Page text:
Maj. B. Alvin Drew (USAF):
Drew is Commander of Detachment 1 of the 46th Operations Group at Eglin Air Force Base where he is responsible for planning, executing, and managing developmental and qualification flight tests of Air Force Special Operations Command (AFSOC) fixed wing aircraft and all USAF helicopters.
Andrew J. Feustel, Ph.D.:
Feustel earned his M.S. in Geophysics at Purdue University in 1991 and his Ph.D. in Seismology from Queen's University, Canada in 1995. Born August 25, 1965, in Lancaster, PA, Feustel is currently the Senior Petroleum Geophysicist for the Exxon Exploration Company in Houston, TX.
Lt. Col. Kevin A. Ford (USAF):
Ford currently resides in Lancaster, CA where he serves as the Director of Plans and Programs for the U.S. Air Force Test Pilot School at Edwards Air Force Base. Growing up in Portland, IN, he has two Masters in International Relations and Aerospace Engineering and a Astronautical Engineering.
Maj. Ronald J. Garan, Jr. (USAF):
Garan is Joint Air-to-Surface Standoff Missile Test Director for the 39th Flight Test Squadron at Eglin Air Force Base in Florida. On September 13, 1988, he was forced to eject from an F-16 when one of its engines exploded.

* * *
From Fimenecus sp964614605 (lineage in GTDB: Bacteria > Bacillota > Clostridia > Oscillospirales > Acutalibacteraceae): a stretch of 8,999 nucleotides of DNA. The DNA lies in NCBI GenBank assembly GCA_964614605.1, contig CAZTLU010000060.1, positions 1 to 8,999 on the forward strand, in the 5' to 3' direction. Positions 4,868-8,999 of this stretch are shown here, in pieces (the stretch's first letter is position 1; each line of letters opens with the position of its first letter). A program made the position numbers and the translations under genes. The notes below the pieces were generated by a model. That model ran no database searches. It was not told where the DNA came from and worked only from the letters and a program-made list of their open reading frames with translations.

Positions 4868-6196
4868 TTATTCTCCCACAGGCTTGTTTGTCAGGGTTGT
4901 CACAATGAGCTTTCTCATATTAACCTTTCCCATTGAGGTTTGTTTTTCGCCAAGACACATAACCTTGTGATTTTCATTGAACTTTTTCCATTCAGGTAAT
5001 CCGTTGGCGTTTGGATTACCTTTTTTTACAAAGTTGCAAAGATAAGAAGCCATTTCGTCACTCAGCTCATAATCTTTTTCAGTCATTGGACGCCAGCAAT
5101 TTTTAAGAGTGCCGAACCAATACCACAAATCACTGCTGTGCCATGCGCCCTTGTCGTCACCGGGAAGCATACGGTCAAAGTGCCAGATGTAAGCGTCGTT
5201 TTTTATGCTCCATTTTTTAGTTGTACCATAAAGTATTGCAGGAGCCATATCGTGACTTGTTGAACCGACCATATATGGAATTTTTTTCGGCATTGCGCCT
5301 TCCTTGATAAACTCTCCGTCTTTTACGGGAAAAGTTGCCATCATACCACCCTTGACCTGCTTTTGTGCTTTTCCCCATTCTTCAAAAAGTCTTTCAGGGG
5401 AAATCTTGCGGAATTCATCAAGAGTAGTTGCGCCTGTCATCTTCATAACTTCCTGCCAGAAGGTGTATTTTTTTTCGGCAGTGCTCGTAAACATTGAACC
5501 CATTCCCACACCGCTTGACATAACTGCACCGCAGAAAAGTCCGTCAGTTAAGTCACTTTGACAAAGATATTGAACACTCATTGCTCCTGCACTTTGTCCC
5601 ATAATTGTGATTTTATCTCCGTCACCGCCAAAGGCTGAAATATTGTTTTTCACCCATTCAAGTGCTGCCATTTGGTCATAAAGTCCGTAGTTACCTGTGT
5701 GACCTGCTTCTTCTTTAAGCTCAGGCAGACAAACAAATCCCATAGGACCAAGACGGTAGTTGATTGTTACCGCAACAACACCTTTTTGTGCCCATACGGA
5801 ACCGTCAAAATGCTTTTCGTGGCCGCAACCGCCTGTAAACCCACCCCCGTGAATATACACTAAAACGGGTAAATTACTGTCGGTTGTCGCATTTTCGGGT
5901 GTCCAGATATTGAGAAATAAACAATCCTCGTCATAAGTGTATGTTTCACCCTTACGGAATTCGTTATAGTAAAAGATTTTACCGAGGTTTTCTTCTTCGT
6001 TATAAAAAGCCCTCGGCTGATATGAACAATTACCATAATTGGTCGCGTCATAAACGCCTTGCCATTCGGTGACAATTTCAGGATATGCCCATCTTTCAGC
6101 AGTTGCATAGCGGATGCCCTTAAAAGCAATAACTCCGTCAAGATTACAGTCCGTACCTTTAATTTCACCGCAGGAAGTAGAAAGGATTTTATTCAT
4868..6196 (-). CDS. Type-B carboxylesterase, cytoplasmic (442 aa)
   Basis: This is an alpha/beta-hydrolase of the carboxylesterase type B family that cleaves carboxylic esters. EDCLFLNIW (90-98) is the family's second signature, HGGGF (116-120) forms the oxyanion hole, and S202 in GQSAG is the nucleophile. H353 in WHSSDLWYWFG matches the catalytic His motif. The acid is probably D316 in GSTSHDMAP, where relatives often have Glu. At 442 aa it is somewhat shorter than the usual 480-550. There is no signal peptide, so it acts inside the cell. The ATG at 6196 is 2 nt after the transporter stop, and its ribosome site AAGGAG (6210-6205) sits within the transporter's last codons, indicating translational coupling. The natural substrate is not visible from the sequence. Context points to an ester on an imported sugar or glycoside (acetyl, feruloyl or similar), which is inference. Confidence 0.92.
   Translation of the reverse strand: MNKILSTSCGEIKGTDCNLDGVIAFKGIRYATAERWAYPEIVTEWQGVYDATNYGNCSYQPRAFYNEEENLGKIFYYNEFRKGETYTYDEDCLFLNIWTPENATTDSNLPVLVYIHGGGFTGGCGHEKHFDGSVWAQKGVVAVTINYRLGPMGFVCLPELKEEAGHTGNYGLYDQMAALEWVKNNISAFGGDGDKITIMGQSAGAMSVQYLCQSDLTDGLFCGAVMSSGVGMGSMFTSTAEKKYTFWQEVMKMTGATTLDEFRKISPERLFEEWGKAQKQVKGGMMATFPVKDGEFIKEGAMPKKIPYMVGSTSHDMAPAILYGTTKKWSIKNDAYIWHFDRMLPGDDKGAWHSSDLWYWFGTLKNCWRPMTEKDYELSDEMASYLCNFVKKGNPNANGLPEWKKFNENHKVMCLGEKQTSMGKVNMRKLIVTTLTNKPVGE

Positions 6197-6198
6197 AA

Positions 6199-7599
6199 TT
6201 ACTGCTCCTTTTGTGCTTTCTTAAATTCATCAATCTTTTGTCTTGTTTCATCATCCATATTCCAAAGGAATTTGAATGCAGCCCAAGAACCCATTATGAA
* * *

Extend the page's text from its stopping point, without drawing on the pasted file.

Maj. Michael T. Good (USAF):
Good is Operations/F-15 Weapons Test Officer for the 46th Operations Support Squadron at Eglin Air Force Base. Prior to moving to Niceville, Florida, he was raised in Parma, Ohio, and attended the University of Notre Dame where he earned his B.S. and M.S. in Aerospace Engineering.
Maj. Douglas G. Hurley (USMC):
Hurley is currently the F/A-18 Project Officer at Patuxent River Naval Air Station. In January, he was one of four recipients of the Hazelrigg Memorial Award for qualities of professionalism, leadership and team spirit.
Maj. Timothy L. Kopra (USA):
Born in Austin, Texas, Kopra received his M.S. in Aerospace Engineering at Georgia Institute of Technology in 1995. He is currently part of the U.S. Army Detachment to NASA Johnson Space Center where he serves as the Vehicle Integration Test Officer.
K. Megan McArthur, Ph.D.:
McArthur is a Graduate Student Research Assistant for the Marine Physical Laboratory at Scripps Institute of Oceanography. On her personal website she says her interests are underwater acoustics and digital signal processing. McArthur expects to earn her Ph.D. in Oceanography later this year.